The Story

At the end of the Civil War, faced with the daunting task of caring for volunteer Union soldiers disabled in service, Congress established the National Home for Disabled Volunteer Soldiers to care for these soldiers in three branch locations across the country. These “Homes” went beyond providing residences and medical care for disabled veterans; they featured a complete home environment with educational facilities, employment opportunities, and recreational amenities.

The Mountain Branch of the National Home for Disabled Volunteer Soldiers, referred to as Mountain Home, was established in 1901. Unlike others, Mountain Home was an architecturally unified campus, with buildings constructed rapidly rather than through accretion. Architect Joseph H. Freedlander’s formal Beaux-Arts style plan featured symmetry and views of the Appalachian Mountains.

In 1930, the facility became part of the Veterans Administration, a precursor to the Department of Veterans Affairs (VA). Mountain Home transitioned into a VA Medical Center (VAMC) and was determined eligible for listing on the National Register of Historic Places in 1979 and designated a National Historic Landmark in 2011.

The Project

In 1980, the VAMC proposed a series of complex undertakings that would significantly alter the historic campus. Projects included renovation and construction for a new medical school and expansion of the historic hospital. VA sought to redevelop Mountain Home to meet modern veteran needs, markedly changing its original design. The projects would alter historic façades and landscapes that were integral to the original plan. Additionally, projects like the infill of the hospital courtyard would potentially destroy contributing elements such as the hallmark terracotta friezes.

The 106 Process

VA, the federal agency carrying out these projects, was responsible for conducting the Section 106 review process under the National Historic Preservation Act, which requires agencies to identify historic properties and assess the effects of the projects they carry out, fund, or permit on those properties. Federal agencies also are required to consult with parties that have an interest in the fate of historic properties when adverse effects are likely to ensue.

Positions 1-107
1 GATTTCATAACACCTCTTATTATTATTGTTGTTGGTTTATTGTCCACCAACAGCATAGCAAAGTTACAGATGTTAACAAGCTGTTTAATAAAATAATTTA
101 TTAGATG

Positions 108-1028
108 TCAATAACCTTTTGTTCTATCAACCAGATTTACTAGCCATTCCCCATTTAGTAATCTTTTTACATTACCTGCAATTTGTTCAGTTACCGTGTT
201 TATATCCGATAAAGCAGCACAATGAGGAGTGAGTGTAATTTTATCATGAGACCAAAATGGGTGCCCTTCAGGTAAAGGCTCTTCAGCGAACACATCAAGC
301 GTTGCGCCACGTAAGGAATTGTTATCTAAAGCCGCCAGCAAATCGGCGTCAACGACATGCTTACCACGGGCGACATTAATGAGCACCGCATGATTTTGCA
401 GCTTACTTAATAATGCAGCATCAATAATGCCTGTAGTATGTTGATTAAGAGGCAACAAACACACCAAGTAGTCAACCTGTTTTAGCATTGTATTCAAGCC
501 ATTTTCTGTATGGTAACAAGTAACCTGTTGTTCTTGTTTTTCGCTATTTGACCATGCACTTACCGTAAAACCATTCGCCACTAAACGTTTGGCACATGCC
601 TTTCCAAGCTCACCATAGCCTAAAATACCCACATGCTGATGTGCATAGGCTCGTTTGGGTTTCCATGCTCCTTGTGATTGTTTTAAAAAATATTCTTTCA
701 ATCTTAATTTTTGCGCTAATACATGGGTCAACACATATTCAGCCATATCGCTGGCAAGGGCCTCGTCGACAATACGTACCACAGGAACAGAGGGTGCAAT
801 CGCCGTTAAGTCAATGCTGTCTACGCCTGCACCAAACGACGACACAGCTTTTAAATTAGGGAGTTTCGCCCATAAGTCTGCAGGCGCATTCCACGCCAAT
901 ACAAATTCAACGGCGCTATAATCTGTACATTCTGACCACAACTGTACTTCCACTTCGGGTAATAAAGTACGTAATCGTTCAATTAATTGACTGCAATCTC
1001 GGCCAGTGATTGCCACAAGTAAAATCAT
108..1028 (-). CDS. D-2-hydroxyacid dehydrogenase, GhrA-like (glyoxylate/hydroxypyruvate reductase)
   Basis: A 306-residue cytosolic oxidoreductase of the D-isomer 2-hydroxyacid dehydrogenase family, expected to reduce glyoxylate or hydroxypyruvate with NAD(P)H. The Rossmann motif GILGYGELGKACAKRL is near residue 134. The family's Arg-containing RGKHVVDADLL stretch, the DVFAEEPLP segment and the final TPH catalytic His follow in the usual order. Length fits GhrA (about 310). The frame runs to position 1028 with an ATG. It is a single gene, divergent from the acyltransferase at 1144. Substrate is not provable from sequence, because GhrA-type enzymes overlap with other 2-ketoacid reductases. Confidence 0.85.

Early in consultation, VA determined redevelopment would result in unavoidable adverse effects and proposed mitigation measures including recordation and development of a conservation plan designed to guide future preservation. The Tennessee State Historic Preservation Officer (SHPO) and the Advisory Council on Historic Preservation (ACHP) attempted to reach agreement with VA on measures to resolve the adverse effects, but all parties realized agreement on suitable alternatives was unlikely. Disagreement stemmed from differing views on the sufficiency of mitigation measures to resolve the severe adverse effects of the redevelopment and to address a history of inappropriate and deferred maintenance practices identified at the VAMC during consultation. In May 1980, the ACHP notified VA that there was a failure to agree on how to resolve adverse effects, so according to its regulations, a panel of ACHP members was formed to review the case and provide comments.

The panel evaluated VAMC’s redevelopment plans and heard testimony from private citizens and officials. Based on its findings, the ACHP provided comments to the VA Administrator recommending proceeding with certain elements of the plans and developing measures to resolve adverse effects. Recommendations included re-evaluating siting, relocating intrusions, adhering to the Secretary of the Interior’s Standards for the Treatment of Historic Properties for routine maintenance, integrating preservation into the planning process, and deferring construction until an informed master plan was completed. VA concurred with all but one of the recommendations (one specifying the relocation of a new building) and committed to them in a Memorandum of Understanding (MOU) with the ACHP.

The Success

Under the MOU, VAMC implemented the proposed projects through a framework that encourages preservation and maintains a strong relationship with the SHPO while continuing to invest in its historic campus. The conservation plan assisted VAMC staff in making decisions about maintenance and construction projects. The ACHP’s comments and subsequent MOU cemented VA’s commitment to reusing Mountain Home and established a culture of preservation practice that is a model for other VAMC facilities.